So from this, so far I can pretty confidently set the family up as Clement and Mary as the married couple, with William, Conrad, Henry, James, and Elizabeth/"Betsey". To find out more about Clement, I figured I needed to start looking at records available in Greene County, Tennessee. So I headed over to's message boards and started searching for Williamsons in that area. I was fortunate to find several posts regarding a Thomas Williamson there who appeared to be of a comparable age to Clement. Here is where things start to get sticky...

Thursday, April 14, 2011

Don't forget to check the backs of those documents

I just wanted to pass along a tip that I sometimes forget about. When you've got a loose document from whatever kind of file, be it a military pension, immigration/naturalization pages, or probate files, be sure to turn over those pages and check the backs for extra info. It may seem unnecessary or unlikely but things can turn up there. It's just like covering all your bases when you're on the trail of someone you're tracking in a family tree.

To show the point, a couple weeks ago in Indiana I had a probate file of someone I'd never heard of before, but he had the same surname the subjects of my research. The family was one that I was looking to rebuild before even attempting to go back another generation, and when I saw the name and date of death of this new person, I was assuming it was probably a sibling or possibly a cousin to my subject. When I started looking at the actual pages in the probate file though, I found a pretty complete family tree on the back of a random sheet of paper that in itself didn't tell me a thing about who this person was. Without looking at the back of that paper though, I wouldn't have been able to figure out that this person was actually the father of my subject! The sheet named his widow as well as my subject, along with his siblings. Some were known, others were not. I now have the name of my subject's parents as well as confirmation of the siblings for him that I did know and a whole slew of new ones to track around for more info. From these names, I've also been able to take the family group back to a county in Tennessee - information I didn't have before.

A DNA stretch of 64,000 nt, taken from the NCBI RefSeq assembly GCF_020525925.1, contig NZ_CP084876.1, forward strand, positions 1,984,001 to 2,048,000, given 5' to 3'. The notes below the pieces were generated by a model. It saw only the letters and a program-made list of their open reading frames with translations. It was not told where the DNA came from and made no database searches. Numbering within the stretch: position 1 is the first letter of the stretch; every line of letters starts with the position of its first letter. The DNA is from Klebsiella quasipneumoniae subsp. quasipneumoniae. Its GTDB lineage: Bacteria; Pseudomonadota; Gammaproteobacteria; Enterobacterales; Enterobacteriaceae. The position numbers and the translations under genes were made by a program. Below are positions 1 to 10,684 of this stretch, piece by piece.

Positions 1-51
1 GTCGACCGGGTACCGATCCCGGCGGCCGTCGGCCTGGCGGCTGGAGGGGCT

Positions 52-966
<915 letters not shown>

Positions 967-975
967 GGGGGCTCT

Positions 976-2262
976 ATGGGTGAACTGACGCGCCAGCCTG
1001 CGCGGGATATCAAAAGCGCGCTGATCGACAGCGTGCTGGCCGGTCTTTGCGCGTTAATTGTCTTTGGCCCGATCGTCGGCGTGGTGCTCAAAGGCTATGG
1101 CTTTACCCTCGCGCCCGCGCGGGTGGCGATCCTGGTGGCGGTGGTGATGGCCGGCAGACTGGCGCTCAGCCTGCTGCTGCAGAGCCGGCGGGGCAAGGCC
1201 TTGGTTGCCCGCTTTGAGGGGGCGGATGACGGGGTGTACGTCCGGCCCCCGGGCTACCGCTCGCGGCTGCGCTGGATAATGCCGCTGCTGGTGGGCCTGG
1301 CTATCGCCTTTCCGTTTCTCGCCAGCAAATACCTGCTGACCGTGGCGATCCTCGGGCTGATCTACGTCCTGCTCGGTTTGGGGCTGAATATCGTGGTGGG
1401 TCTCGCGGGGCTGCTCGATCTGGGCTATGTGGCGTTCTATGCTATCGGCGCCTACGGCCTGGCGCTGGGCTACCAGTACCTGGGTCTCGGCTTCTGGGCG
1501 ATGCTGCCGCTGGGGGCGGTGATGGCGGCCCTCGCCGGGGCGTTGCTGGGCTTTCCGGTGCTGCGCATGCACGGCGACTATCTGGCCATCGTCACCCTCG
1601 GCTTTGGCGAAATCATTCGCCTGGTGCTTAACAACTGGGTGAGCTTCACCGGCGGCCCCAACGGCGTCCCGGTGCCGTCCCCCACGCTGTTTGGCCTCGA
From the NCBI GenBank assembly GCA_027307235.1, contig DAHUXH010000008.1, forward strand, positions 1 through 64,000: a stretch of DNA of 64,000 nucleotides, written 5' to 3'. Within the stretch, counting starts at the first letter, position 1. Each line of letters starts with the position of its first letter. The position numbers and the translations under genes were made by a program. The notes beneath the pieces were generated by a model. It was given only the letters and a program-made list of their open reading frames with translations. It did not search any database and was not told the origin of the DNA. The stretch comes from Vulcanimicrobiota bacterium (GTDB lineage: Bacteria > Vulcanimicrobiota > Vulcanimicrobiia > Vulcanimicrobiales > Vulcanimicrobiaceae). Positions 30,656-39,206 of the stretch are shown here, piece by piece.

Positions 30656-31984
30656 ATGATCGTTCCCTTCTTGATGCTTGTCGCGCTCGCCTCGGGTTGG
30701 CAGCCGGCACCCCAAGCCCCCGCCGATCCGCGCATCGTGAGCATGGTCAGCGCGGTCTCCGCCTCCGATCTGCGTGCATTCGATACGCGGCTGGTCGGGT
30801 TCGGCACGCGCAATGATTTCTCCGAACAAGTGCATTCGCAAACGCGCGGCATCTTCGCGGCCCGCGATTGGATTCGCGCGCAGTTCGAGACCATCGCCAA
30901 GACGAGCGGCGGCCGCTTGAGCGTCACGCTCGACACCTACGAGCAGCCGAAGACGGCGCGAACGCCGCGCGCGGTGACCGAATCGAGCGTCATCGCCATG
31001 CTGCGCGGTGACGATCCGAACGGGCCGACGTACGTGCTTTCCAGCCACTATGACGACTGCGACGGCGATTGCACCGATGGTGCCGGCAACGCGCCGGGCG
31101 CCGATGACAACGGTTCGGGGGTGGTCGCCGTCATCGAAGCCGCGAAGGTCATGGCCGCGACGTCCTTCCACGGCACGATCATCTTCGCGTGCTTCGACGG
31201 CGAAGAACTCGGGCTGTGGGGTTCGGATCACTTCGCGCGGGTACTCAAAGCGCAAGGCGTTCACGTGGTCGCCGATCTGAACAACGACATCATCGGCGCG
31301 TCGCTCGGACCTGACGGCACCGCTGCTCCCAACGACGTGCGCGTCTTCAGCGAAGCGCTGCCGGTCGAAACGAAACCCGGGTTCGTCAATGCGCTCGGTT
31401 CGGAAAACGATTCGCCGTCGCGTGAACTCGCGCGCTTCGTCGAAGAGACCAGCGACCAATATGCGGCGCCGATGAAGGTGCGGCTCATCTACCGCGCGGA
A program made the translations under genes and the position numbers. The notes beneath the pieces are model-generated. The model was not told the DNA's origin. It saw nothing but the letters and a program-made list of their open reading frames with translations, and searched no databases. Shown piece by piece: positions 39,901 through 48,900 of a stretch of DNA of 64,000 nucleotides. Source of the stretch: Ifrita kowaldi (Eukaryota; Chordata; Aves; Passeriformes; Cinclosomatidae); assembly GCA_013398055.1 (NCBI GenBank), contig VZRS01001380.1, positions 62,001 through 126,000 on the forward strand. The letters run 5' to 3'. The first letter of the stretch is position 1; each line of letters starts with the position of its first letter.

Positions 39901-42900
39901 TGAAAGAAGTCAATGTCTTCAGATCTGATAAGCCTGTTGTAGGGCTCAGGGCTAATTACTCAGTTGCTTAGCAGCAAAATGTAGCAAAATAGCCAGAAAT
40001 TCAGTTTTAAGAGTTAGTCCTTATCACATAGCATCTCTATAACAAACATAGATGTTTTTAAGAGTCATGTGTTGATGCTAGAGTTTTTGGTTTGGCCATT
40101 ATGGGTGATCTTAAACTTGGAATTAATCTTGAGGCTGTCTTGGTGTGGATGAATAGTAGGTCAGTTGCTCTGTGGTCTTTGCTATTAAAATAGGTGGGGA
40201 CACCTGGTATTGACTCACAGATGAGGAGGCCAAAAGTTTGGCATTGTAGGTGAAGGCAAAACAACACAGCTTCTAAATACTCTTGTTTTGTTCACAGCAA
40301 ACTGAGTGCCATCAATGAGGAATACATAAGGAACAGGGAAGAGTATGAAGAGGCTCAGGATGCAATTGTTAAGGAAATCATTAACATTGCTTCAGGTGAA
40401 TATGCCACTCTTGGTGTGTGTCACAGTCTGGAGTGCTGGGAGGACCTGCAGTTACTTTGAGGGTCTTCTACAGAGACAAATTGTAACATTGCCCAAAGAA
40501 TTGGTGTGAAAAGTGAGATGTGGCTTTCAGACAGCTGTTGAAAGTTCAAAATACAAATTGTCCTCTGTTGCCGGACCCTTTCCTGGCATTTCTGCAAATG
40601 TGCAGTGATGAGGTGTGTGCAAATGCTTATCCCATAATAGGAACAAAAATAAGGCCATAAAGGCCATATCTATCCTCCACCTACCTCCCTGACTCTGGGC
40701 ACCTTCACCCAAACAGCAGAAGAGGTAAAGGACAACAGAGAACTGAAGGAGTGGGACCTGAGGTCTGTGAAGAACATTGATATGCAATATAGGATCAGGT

Check the backs of those documents! You never know what you're going to find!

Friday, April 1, 2011

Probates can help you, so use them!

I've been trying to get more work done on my Parke County, Indiana indexing project over the past couple of weeks, and came across a great example of the random kinds of information you can find in probate records. And not just those probate records of your ancestors, the probate records for your ancestor's extended family, neighbors and associates. I'm talking specifically about the those treasures known as probate packets in Indiana. I've found that not every state has maintained these and while things like probate order books and court order and estate books are pretty commonplace and can definitely help you when you're looking to verify a date or to confirm various time frames especially well, these ledgers do not include the actual sheets of paper that were shuffled around while the case while was open. That's where the packets come in and these little gems are probably my favorite part of working with Indiana genealogy.